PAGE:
Newspapers and magazines across the country followed preparations. In Kentucky, readers learned that the trials for shooting teams would duplicate “Special Belgian targets and other Olympic shooting conditions.”[17] The Army-Navy Journal, the weekly periodical published in New York to provide insight into all aspects of the military services, repeatedly featured Olympic preparation stories and recited details regarding the tryouts for the shooting teams in May.[18] Metric system distances did not exist at U.S. military ranges, but the Marine Corps pulled out all the stops for the national Olympic effort. “No time or trouble was grudged in the construction of the firing line.”[19] When Lee and approximately 100 other aspiring rifle team members reported on 24 May, they found brand new, “special” firing-line berms at 300 and 600 meters for the trials and then practice for those who made the team. 

     Brigadier General Fred H. Philips, Executive Officer of the National Board for the Promotion of Rifle Practice, published a detailed memorandum that established the Olympic shooting events, rules, and scoring criteria.[20] In accordance with the IOC guidelines, rifle shooters would compete in fifteen different events. Events employing military or service rifles dominated with 3 individual and 4 team events. Small-bore rifles and Choice of Arms (the competitor chose his individual rifle) each featured one team and one individual event. The most unfamiliar to American shooters would be the two team and two individual events of the running deer matches. This European specialty allowed any rifle of any caliber and any firing position as long as long as shooters used only open sights. Shooting from 100 meters, competitors fired at a reproduction of a deer of natural size that moved on a track. 

     Oddly, the rifle team trials only included firing of service weapons from the 300 and 600 meter lines at Quantico. Each competitor fired 50 rounds a day for score for the three days of 27-29 May.  Olympic rules allowed candidates to fire their own personal weapons if so desired. Unlike the U.S. national competitions, however, the Olympics did not allow the use of a rifle sling around the shooter’s supporting arm to help anchor and steady the weapon in each firing position. The twelve competitors with the highest three-day total became members on the Olympic team. Fortunately for Lee, Philips also established that the AOC could also chose five alternate members for the team “on account of special qualifications.”[21] Once selected, the team would remain at Quantico to practice until departing for Europe.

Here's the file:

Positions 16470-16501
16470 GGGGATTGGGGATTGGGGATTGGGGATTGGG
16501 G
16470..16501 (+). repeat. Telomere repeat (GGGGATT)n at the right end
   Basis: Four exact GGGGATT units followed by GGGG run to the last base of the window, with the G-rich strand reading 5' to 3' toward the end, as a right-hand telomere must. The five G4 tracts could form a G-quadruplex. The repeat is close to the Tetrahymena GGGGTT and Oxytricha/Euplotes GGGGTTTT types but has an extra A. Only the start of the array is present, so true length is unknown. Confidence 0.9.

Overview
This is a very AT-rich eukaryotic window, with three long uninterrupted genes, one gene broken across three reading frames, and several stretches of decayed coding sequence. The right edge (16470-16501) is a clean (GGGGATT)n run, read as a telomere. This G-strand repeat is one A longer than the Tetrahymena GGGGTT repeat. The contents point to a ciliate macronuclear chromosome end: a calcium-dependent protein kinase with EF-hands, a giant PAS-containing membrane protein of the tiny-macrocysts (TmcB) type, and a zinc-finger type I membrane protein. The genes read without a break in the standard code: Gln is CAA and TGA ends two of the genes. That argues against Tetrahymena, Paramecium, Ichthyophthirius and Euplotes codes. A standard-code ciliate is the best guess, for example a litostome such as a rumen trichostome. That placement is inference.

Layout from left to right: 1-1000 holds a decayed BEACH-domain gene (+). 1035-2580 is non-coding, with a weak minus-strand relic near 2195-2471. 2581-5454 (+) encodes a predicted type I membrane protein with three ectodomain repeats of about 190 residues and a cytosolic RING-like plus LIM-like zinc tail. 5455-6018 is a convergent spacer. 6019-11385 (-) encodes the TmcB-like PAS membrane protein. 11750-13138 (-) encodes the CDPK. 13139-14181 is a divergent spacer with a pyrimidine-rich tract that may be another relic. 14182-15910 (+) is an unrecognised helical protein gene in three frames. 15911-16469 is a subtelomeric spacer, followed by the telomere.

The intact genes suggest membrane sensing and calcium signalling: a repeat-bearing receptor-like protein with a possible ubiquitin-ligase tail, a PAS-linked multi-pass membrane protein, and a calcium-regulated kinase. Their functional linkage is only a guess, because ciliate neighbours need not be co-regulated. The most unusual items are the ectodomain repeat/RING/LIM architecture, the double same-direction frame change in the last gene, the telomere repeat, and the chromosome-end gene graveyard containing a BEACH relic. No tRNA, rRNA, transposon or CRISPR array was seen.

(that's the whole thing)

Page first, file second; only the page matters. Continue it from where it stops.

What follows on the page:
Philips also clearly established that professionals were not authorized to compete. The IOC, in its own rules published in February 1920, clearly expected to uphold the Olympic spirit and scrutinized entrants for professional backgrounds. Philips stated that amateurs have never “shot in a public competition or taken part in competitions open to professionals.”[22] In retrospect, Lee and several of his teammates’ qualifications as amateurs were questionable. The annual U.S. National Matches, which by this time Lee had competed five times, included thousands of shooters from around the United States competing for title money. Lee, in his 1907 National Match victories alone received significant sums of money for each title. 


     Throughout the three-day competition, competitors complimented the quarters and shooting facilities constructed by the Marines. Weather conditions, however, were not as accommodating and quickly thinned the field of shooters. Early success and subsequent consistency were the keys, as seven of the final team members were in the top 12 at the end of Day 1 and remained there. Interestingly, Lee finished in the bottom 50% at the end of Day 1. Yet, Lee’s reputation as a shooter at the Naval Academy included an uncanny ability to adjust to conditions and superlative consistency. On Day 2, difficult sun and wind conditions frustrated shooters and a large number shot poorly and withdrew from the competition. Lee, on the other hand, excelled. He advanced from the bottom 50 to a tie for 21st place, only 13 points behind first place, his fellow Navy officer Carl Osburn.[23] Only 44 shooters remained on Day 3.[24] In spectacular shooting, seven shooters scored 390 or above out of the possible 400. Lee’s dramatic ascent of the day before stalled, but his 383 elevated him to 18th place overall. The former National Rifle Champion did not have the score to make the team.